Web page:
Here’s Levi’s thoughts on the “Abomination in Ames.” He was there, after all. I like the middle part, by the way:
All of this is compelling, I give K-State that.
Then again, I’m on the outside looking in and have zero invested in this team. The frustration oozing from this fan base, at least from what I’m gathering in the hours following this loss, is immense, and by all means, it’s warranted.
The Cats had too much to play for Saturday to play the way they did. They got beat by an inferior team. They got out-played and out-coached — Prince’s words, not mine.
What do you take away from this? Or should you take anything away? In other words, do you just forget it and move on to Lincoln?
On a side note, this is interesting. … I have last week’s “Morning After” pulled up and J-Mart wrote this: “The Wildcats are fortunate they played a flat 30 minutes against a team (Baylor) that was powerless to take advantage.” Prince said essentially the same thing after the game yesterday, adding, of course, that Iowa State was good enough to take advantage. The players indicated they weren’t flat; that they practiced well and Jack Trice’s mostly stale environment didn’t hinder them. But how else do you explain back-to-back first halves like the previous two we’ve seen?
Granted, James Johnson’s fumble on the opening kickoff changed the game’s complexion right away. But if you’re K-State, you can’t allow yourself to get down 14-0 on the road, and you certainly can’t give up a 90-yard drive to a team with as poor of an offense as Iowa State’s. This team’s margin for error so small –again, Prince’s words, not mine — they can’t get away with that against anybody, except for Baylor, I guess.
I thought the Wildcats abandoned the run too early in the first half and stayed with it too long when trying to rally in the second.
I’ll end with this: We’re running out of superlatives to describe Jordy Nelson. He put together another record-breaking day yesterday (your paper or online box score might not have had it right, but Nelson had 14 catches for 214 yards, which is a school record — the ISU stat crew gave a 20-yard reception of his to Marcus Perry). And we in the media get frustrated sometimes because Jordy isn’t flashy — almost dull — and is pretty cliche overall, but he’s a great kid, and we all respect him. A lot.
All that said, Jordy — the first player to show up to the post-game press conference, as usual — showed some fire after the game, and I loved it. He was asked — not by me, by the way — something along the lines of, “With the Big 12 North title out of reach, what’s a reasonable goal for this team?”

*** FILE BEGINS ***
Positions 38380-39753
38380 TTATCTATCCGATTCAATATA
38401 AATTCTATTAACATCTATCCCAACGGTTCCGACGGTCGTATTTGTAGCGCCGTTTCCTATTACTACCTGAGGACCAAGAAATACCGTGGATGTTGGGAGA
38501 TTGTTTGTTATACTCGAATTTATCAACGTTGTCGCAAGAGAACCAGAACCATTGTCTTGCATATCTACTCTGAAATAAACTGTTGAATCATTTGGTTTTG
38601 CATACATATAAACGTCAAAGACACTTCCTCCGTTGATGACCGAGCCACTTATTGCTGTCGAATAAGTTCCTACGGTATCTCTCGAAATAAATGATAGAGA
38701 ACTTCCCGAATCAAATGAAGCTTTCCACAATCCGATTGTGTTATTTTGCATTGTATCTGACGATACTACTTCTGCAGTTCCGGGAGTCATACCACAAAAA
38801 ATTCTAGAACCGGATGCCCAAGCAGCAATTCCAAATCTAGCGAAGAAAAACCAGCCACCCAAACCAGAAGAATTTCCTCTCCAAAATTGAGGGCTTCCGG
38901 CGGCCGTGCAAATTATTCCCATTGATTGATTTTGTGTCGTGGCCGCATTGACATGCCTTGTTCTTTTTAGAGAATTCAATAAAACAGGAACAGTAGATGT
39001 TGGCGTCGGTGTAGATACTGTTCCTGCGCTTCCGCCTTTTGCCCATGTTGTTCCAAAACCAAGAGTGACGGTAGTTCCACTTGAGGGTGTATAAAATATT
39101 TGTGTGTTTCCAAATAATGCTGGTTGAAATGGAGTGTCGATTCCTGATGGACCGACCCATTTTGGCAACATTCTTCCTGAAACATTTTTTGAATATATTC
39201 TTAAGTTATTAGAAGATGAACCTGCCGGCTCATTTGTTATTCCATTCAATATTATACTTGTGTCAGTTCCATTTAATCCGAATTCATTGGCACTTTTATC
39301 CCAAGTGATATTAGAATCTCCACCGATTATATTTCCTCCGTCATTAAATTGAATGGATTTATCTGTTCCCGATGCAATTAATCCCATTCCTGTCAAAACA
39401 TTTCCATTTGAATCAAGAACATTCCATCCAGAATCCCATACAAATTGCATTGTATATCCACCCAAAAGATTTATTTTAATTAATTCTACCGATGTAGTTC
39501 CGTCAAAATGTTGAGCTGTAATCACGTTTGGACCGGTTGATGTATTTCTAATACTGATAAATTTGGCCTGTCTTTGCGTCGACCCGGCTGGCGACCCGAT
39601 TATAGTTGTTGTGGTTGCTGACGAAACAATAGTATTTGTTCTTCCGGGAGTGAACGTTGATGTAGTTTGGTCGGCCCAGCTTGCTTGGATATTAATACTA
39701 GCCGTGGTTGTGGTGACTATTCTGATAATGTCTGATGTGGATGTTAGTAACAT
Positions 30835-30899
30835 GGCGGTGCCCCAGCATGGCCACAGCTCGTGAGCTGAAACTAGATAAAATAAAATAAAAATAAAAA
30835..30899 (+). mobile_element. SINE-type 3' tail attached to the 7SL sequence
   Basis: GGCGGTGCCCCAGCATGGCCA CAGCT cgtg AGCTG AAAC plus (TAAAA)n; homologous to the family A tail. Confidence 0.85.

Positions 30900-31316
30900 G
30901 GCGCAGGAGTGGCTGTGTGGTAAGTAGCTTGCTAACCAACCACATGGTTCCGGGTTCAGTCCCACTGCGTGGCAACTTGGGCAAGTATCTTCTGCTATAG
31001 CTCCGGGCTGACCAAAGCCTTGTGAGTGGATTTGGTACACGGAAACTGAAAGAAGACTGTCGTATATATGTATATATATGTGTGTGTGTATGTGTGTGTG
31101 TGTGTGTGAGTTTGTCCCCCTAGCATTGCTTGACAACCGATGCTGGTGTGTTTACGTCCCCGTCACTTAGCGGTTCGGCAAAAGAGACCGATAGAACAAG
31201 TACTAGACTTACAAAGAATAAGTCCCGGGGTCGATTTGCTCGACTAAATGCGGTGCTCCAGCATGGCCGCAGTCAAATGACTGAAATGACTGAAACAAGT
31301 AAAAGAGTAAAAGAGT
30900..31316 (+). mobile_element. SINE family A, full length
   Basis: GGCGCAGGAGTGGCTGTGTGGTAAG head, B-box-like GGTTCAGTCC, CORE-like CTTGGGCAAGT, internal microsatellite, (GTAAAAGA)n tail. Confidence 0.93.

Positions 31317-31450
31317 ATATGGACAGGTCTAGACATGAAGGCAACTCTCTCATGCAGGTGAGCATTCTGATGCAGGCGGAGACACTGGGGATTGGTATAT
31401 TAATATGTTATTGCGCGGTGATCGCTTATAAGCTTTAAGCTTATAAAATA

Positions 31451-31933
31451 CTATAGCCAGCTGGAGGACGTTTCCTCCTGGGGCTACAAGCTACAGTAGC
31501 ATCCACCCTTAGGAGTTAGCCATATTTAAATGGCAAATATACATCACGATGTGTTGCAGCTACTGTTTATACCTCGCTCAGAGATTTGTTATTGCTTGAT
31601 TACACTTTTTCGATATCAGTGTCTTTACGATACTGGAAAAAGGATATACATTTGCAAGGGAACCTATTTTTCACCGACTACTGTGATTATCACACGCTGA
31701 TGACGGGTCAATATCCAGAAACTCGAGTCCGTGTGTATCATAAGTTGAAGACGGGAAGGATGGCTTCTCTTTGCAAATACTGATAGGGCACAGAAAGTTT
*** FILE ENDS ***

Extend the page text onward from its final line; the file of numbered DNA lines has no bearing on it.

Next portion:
Nelson glared at the reporter and said as forcefully as I’ve ever seen him answer a question before, “Win on Saturday.”
That was it. It took a few seconds for the next question to be asked because we were so thrown off by the direct answer and the manner it was given. Good for him. He’s a senior and should be frustrated with this season.
What else can he possibly do?
That’s good stuff, especially the part where he quoted me. Seriously, it’s nice to hear Nelson say the Wildcats need to come out and win because, let’s not forget – that should be the motivation. Winning every Saturday.
My reaction? Read my Q&A. I’ve answered several questions about this. If you’re upset at Ron Prince, this is the same Ron Prince some of you were touting as a great coach following some earlier wins. If you’re upset at Josh Freeman, this is the same Josh Freeman who was locking onto receivers in earlier wins. If you’re upset at the defense, this is the same defense that surprised teams earlier in the season but by now has been exposed to every team remaining on the schedule.
College football is an emotional game. And with how the Wildcats have played all season — get off to fast start, virtually everything in the first quarter scripted, with minimal room for error — a fumbled kickoff is going to be deflating. It was. And an inexperienced head coach didn’t know how to get his team out of its funk.
I’m in the weird position of kind of defending Prince. He’s still learning on the job, folks. His overall record is now 12-10, which is almost the epitome of mediocrity, but he’s been better than that, hasn’t he? Maybe he hasn’t. I don’t know. I’m sure I’ll hear plenty from all of you.
One last thing – Mike Beasley is the goods. You know how everyone groaned when Frank Martin was telling people Beasley would have a similar impact as Kevin Durant had at Texas? Martin wasn’t stretching the truth. He might have undersold it, to be honest. Listen, I know it was Fort Hays State, but that’s not even the point. Martin said Marquette coach Tom Crean said Beasley was “efficient,” and that really is the perfect word to describe him. He figures out ways to score – I was told he took 26 foul shots in the scrimmage against Marquette. Last night, he took 25 shots, which might seem like a lot, but he got 35 points out of it. Oh, and he made 15 of those shots.
And defensively? That was a treat. He’s real active, out on the wings, pressuring his man. Helping out Luis Colon and blocking Colon’s man’s shot.
He’s a once-in-a-lifetime talent, just like Durant was. If you have a chance to see him in person, you’d better do it soon before you have to pay those inflated NBA arena prices. It’s your own fault if you miss him, and it’s your own fault if you don’t fully appreciate what he is. I got the sense some people still don’t understand how good Beasley is. The man sitting next to me in those expensive floor seats – I was on press row – was harping on Beasley’s missed free throws. He hardly had any reaction when Beasley scored, or started a fast break, or made a steal, or found an open man, etc.